Categorized | Bits and Bites, Vegetarian

How To Make Haitian Pikliz (Picklese).

The Caribbean is flooded with pepper sauces and condiments of all kinds as it’s simply part of our culinary culture. The textures, heat level, ingredients, ways of preserving and overall vibrancy of them all are unique to the maker and individual island. In Trinidad and Tobago you’ll find a lot of chutneys and amchars, while in Barbados you’ll hear the locals boast about their peppersauce. As someone who consider myself an aficionado of anything hot and spicy, it must be said that Haitian Pikliz is at the top of my list when it comes to spicy condiments.

The slight crunch of the vegetables, the heat from the thinly sliced scotch bonnet peppers and the flavors the vinegar (takes on) which is use to bring it all together is just outstanding (after marinating for about a week or so).

This recipe is dedicated to the beautiful people of Haiti.

You’ll Need…

2 cups shredded cabbage
1 large carrot
1 cup bell pepper (green, orange, red)
1 onion
2 scallions
6 scotch bonnet peppers
4 cloves garlic
1 teaspoon salt
12-14 peppercorns
2 cups vinegar (see note)
1/2 lime juice

* 4 cloves (traditionally used)

Note: Add enough vinegar to cover the ingredients in the storage container. Allow to marinate for about 5 days before use. I was out of cloves, but it’s a traditional ingredient used in making this lovely pickle, so I would recommend using.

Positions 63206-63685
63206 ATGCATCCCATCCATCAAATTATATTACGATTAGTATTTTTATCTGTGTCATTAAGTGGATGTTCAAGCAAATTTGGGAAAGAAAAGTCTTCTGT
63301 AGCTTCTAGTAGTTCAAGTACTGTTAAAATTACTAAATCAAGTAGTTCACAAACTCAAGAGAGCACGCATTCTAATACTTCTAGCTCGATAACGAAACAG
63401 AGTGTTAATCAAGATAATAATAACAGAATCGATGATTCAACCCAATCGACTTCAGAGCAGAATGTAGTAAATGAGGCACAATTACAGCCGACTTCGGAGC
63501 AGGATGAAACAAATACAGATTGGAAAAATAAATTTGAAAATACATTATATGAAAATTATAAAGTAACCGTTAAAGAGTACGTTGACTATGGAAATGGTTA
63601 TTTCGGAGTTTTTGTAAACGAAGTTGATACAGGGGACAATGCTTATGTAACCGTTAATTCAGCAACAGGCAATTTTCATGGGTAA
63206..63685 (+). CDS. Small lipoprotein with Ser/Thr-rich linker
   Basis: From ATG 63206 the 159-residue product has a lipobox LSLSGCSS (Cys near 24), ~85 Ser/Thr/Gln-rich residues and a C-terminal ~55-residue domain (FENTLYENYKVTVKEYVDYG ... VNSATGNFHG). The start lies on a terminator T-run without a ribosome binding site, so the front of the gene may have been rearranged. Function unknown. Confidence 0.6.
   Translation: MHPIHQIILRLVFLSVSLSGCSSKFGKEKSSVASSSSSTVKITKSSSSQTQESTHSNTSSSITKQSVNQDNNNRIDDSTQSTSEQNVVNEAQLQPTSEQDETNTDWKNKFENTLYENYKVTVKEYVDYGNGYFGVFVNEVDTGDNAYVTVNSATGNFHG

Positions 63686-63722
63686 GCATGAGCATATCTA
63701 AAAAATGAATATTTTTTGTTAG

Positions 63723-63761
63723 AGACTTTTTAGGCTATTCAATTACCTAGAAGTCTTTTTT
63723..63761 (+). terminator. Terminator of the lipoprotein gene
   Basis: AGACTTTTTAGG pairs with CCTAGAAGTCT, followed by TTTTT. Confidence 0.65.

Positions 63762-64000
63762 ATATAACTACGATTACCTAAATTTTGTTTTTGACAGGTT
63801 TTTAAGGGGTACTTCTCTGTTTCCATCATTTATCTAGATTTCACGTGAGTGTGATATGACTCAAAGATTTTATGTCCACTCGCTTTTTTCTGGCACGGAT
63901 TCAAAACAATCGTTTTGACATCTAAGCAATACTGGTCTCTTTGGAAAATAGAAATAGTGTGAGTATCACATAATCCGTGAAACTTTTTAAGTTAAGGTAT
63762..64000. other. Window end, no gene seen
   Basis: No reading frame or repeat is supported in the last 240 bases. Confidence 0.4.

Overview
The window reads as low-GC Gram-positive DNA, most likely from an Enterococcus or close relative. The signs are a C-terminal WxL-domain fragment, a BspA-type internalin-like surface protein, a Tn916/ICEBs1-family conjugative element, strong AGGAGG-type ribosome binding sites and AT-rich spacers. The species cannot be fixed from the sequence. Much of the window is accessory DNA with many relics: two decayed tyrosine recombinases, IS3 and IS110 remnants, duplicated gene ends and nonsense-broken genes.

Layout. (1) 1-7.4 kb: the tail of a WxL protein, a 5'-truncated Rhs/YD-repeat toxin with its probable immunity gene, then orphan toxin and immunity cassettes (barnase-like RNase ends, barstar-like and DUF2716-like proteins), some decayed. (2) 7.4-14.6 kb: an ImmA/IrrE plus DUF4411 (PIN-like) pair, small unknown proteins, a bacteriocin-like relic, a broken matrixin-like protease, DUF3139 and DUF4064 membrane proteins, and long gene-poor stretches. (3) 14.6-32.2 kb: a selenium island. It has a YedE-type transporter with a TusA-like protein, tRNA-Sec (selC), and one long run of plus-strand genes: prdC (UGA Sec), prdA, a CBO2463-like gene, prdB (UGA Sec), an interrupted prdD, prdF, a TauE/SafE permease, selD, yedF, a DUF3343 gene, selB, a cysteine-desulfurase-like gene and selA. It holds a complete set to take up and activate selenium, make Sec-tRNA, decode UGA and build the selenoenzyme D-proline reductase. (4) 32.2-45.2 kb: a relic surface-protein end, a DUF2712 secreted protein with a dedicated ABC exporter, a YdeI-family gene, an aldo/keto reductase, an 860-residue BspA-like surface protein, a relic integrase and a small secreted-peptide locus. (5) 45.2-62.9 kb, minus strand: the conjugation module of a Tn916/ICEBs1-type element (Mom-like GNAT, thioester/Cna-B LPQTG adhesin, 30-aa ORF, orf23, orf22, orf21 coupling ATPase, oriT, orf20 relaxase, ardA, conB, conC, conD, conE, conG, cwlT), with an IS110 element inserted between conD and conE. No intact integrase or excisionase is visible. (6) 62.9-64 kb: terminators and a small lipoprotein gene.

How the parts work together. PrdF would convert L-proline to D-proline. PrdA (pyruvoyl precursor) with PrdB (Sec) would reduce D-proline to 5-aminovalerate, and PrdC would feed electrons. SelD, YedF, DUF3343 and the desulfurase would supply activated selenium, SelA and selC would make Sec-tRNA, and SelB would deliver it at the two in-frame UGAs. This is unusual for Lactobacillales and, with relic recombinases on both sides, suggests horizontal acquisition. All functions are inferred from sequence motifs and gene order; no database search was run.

This is a very simple recipe to put together as it involves a couple steps and some patience (to marinate). Start off by slicing the cabbage very thinly, same for the all the other ingredients. You may be tempted to use a food processor, but I would suggest you don’t. The food processor may overwork the vegetables and you won’t get that unique size/shape pikliz is supposed to have. Grate the carrot and diced the garlic very fine.

Place all the sliced ingredient sin a large bowl .. large enough so you can easily mix everything easily without spilling all over the place. Also mix in the salt, pepper corns and cloves.

Get a fairly large glass bottle and pack in everything, then all you have to do is top with the vinegar, cover and set aside to marinate. You can certainly begin using right away, but if you give it about five days to marinate and really take on the flavors of everything you’ll be rewarded with the best pikliz you’ve ever had.

Since we used vinegar as the base, it will act as a preservative so you don’t have to worry about it going bad if you don’t store it in the fridge. However, if you do store it in the fridge it can last months. But be aware that some the heat will be lost the longer it stays in the fridge. Now if only I had some Griot to accompany this Pikliz!

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17 Responses to “How To Make Haitian Pikliz (Picklese).”

  1. Ravi says:

    Thanks for the pikliz recipe! The first time I made it came out good, but the vinegar seemed to overwhelm the smell & taste of everything else. Question: When I slice scotch bonnets to add to recipe, do we include the seeds of the scotch bonnets or not?

  2. kelly83 says:

    CAN I USE APPLE CIDER OR BALSAMIC VINEGAR OR JUST PLAIN VINEGAR

    • maria says: